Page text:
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of its flexibility, it would be quite dangerous if it were broken into. So, we
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add an additional layer of protection by limiting the IP addresses it may be
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used from. Open your httpd.conf file (located in /usr/local/etc/apache)
and find the 'Directory' directives. Add a section such as this:

	<Directory /usr/testbed/www/webdb>
		AllowOverride None
		order deny,allow
		deny from all
		allow from 155.99.212.
	</Directory>
	
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If you installed the testbed tree somewhere other than /usr/testbed, fix the
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directory. Change the 'allow from' line to match your IP subnet (note the '.'
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on the end of the address, to match the entire subnet). You can have as
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many 'allow' lines as you want. Restart apache:

	sudo /usr/local/etc/rc.d/apache.sh stop
	sudo /usr/local/etc/rc.d/apache.sh start
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Next, you'll need to specify which users have the ability to edit the database.
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This is done with the 'dbedit' column in the users table. You can turn on
a user's dbedit bit like so:
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	echo 'update users set dbedit=1 where uid="<username>"' | mysql tbdb
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##### Step 3 - Setup switches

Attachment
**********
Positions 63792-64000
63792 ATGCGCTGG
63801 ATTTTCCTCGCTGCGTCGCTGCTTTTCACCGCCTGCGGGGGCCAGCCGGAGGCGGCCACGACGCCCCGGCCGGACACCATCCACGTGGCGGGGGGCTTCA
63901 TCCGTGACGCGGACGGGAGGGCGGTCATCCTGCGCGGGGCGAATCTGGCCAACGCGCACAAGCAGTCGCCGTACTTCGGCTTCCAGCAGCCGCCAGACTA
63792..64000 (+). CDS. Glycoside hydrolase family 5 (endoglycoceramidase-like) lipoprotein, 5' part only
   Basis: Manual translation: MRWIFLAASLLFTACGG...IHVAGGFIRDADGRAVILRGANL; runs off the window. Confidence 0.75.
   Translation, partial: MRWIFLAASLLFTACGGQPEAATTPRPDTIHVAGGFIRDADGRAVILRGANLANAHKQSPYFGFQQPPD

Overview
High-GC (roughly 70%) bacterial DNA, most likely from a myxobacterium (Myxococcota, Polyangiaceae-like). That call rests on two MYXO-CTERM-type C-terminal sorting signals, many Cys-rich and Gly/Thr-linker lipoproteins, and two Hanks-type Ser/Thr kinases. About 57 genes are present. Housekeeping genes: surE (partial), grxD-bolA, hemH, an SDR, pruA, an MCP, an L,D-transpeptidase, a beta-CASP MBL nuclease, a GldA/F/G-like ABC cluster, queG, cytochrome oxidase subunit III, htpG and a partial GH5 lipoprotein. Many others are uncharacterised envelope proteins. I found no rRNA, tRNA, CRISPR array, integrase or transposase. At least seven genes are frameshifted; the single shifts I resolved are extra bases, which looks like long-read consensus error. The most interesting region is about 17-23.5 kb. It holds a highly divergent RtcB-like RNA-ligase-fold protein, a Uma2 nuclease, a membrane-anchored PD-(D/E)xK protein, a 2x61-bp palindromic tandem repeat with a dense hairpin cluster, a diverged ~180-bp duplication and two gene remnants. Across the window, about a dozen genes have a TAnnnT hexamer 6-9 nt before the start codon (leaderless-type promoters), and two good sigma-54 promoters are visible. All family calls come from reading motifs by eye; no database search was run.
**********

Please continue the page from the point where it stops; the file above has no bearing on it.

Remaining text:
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##### Local Only
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1) Create node types for switches

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Add entries to the node_types table for each type of switch you'll be
using. You can do this by talking to mysql directly, but is more easily
accomplished using the web interface. In 'red dot' mode, go to:

	https://<yourbossnode>/editnodetype.php3?new_type=1

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These are the switch types currently supported:
    cisco{65xx,40xx,45xx,29xx,55xx}
        For example, if you had a 6509, you'd enter 'cisco6509'
        If your switch runs IOS (instead of CatOS), append '-ios' to the
        type.
    intel
        The supported type is the 510T (but just put 'intel' in the type field)
    nortel1100, nortel5510
    foundry1500, foundry9604
(Note: Case sensitive!)

Set the "class" to 'switch' and set "processor" to whatever you used for the
"type" field.
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Most of the other columns are not important for switches (so you can set